Sometimes beautiful books disappoint. So much work goes into the design, but the content doesn’t live up to the reader’s overly high expectations. Not the case here. No. I planned to savor Anderson’s book, a collection of letters she wrote home to friends during her unconventional pilgrimage. It seemed like too dense a topic to burn through, but once I began, I couldn’t stop. I found myself desperate to be transported to the wet cold forests of France, to the hot rocky roads of Spain, to the lush mountain sides, and even to the awkward, perfect, exhausting dinners with strangers (dinners I couldn’t even eat, I should mention, given that I’m lactose intolerant and cannot have red meat or pork!). Her “long walks,” as she thinks of them, are far from perfect. Bad weather, obnoxious walking buddies (for miles and miles and miles), excruciating injuries – she’s plagued with all of them – yet my desire to join her adventure never faltered.

She was searching, in part, for some proof that God exists. Most pilgrims believe in a higher power before they set out; Anderson does not. My impression was of a sensibility both artistic and scientific in nature – something along the lines of Da Vinci or Tim Jenison (if you haven’t watched Tim’s Vermeer, you’re missing out) – a desire to seek and believe in extraordinary things from a mind firmly rooted in tangible reality. At the same time, her appeal is largely in how relatable she is in these letters written from the road She is an ordinary woman pursuing something exceptional.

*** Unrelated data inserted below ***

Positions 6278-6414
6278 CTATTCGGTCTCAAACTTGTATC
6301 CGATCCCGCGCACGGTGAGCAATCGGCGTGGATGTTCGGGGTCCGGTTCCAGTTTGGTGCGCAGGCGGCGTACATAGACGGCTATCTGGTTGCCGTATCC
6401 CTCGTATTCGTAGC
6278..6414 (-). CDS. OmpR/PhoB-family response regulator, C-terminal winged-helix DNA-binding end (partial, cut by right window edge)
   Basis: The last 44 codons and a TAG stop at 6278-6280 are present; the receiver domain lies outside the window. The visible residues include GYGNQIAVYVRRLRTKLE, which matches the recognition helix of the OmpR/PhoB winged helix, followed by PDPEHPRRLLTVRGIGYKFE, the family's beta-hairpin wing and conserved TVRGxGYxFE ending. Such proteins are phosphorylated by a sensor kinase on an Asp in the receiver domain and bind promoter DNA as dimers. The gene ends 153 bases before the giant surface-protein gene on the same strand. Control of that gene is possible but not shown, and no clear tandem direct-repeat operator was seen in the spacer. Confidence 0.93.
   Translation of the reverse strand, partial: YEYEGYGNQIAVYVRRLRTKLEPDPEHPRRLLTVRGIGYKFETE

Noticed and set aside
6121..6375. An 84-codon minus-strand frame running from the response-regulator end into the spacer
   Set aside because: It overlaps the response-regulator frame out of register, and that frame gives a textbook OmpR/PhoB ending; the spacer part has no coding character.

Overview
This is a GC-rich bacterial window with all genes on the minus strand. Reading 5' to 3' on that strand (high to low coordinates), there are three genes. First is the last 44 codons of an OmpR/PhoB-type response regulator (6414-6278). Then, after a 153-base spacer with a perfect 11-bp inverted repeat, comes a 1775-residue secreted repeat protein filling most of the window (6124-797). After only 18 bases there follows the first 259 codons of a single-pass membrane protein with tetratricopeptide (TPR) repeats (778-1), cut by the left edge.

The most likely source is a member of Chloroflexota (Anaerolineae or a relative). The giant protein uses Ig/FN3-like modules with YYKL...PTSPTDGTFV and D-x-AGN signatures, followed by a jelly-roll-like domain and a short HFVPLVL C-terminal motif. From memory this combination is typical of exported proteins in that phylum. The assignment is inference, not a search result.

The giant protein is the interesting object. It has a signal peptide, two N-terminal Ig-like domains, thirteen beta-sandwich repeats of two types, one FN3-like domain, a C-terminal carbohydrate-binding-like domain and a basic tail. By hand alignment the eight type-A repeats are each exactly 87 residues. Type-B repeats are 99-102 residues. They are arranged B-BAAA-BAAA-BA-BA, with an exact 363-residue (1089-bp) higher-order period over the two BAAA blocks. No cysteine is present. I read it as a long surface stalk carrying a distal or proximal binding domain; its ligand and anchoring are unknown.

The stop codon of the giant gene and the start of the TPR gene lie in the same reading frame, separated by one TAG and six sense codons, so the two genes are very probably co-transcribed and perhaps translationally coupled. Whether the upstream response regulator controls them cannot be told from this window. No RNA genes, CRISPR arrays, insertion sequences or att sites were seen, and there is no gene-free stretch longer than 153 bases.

The result is a book I cherished. I took it with me all day, reading it in the car in the parking lot of a friend’s apartment, then while waiting to pick up my dry-cleaning. I reread some of the letters later in the week and only grudgingly returned Steve’s copy to him after I’d kept it three weeks longer than promised. Reading about Anderson’s journey was a perfect escape from Christmas shopping, from the return of an ant infestation, from the daunting list of things that must be done before we leave for an early and extended trip for the holidays. Hers was Europe the way I imagined it when I was small – the slow-paced day, the café au lait at dawn and the wine at night, and the people both strange and civilized. Her world, for those weeks, was one I had imagined well before and was delighted to see, for a moment, come to life.

Neil Patrick Harris: Choose Your Own Autobiography, Neil Patrick Harris